By Mark Felsenthal
WASHINGTON (Reuters) - The White House on Monday sought to quash any possibility that President Barack Obama would raise the U.S. debt ceiling by himself should Congress fail to do so before a mid-October deadline, as some have suggested he should.
The U.S. Treasury Department has said it will exhaust the nation's $16.7 trillion borrowing limit in less than three weeks. Unless Congress raises the cap, the government would go into default, which the administration and most analysts say would deal a disastrous blow to the U.S. and the global economy, where the value of U.S. government debt is sacrosanct.
"Even if the president could ignore the debt ceiling, the fact that there is significant controversy around the president's authority to act unilaterally means that it would not be a credible alternative to Congress raising the debt ceiling and would not be taken seriously by the global economy and markets," White House spokesman Jay Carney told reporters.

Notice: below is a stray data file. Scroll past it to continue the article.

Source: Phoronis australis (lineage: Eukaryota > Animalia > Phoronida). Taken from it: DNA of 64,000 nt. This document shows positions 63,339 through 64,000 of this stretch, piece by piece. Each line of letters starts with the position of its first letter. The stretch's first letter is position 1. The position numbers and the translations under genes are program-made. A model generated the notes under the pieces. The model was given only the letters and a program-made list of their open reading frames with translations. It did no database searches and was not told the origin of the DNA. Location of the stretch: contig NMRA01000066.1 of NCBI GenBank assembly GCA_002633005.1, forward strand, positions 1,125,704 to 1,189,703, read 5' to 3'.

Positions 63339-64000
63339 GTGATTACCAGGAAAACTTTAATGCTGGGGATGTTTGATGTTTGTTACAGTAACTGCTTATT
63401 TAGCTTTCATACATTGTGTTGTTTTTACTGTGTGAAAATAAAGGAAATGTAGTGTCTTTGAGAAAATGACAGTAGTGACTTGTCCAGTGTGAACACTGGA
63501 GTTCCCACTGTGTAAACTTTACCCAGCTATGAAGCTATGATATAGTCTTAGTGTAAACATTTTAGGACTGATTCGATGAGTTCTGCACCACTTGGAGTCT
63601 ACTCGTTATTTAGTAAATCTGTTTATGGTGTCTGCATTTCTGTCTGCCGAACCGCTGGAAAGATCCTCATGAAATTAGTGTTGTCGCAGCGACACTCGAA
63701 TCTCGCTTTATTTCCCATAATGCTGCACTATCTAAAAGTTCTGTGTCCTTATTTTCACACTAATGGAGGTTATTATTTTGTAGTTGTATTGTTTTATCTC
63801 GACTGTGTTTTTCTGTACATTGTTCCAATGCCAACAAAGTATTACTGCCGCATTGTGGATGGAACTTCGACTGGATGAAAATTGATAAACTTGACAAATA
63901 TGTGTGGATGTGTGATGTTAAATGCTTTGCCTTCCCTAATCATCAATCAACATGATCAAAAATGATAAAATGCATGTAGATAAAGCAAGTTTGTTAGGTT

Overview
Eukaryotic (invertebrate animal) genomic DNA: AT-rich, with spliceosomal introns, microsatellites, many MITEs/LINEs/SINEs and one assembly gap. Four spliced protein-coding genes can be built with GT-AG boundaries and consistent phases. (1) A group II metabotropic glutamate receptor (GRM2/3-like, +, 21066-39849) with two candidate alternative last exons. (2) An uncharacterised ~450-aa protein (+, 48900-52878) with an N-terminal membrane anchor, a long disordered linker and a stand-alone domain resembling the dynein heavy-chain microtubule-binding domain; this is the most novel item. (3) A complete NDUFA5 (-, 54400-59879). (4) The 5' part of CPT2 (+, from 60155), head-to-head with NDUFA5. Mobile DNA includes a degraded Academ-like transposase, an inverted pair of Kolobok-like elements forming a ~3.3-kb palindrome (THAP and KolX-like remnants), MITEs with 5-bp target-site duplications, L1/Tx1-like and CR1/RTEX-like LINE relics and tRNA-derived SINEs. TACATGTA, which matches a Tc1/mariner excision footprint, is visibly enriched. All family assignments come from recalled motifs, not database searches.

Congressional Republicans say they will not raise the debt limit unless Obama agrees to delay his signature healthcare program or cut spending deeply, both of which the president rejects. The stalemate has raised the specter of a default.
The government is on track to shut down at midnight Monday over a similar impasse over government spending.
Former President Bill Clinton and others have said Obama should act on his own to avoid a default, citing the 14th Amendment to the U.S. Constitution, which says the validity of the public debt "shall not be questioned."
Obama in January said he would not use the 14th Amendment to unilaterally raise the debt ceiling, and White House spokesman Jay Carney repeated that reluctance on Monday, saying it is Congress's responsibility to act on the debt limit, not the president's.
"The president can't raise it by himself," Carney said. "This administration does not believe that the 14th Amendment gives the power to ignore the debt ceiling."
Congressional Republicans are trying to make cuts to the health law, the Affordable Care Act, a condition for extending government spending, and have said they will set the same requirement for raising the debt limit.
After bruising budget battles in 2011 that led the United States to the brink of default, Obama is flatly refusing to negotiate over raising the debt ceiling, saying the consequences of not doing so are so dire that there should be no debate.
(Reporting by Mark Felsenthal; Editing by Eric Beech and Mohammad Zargham)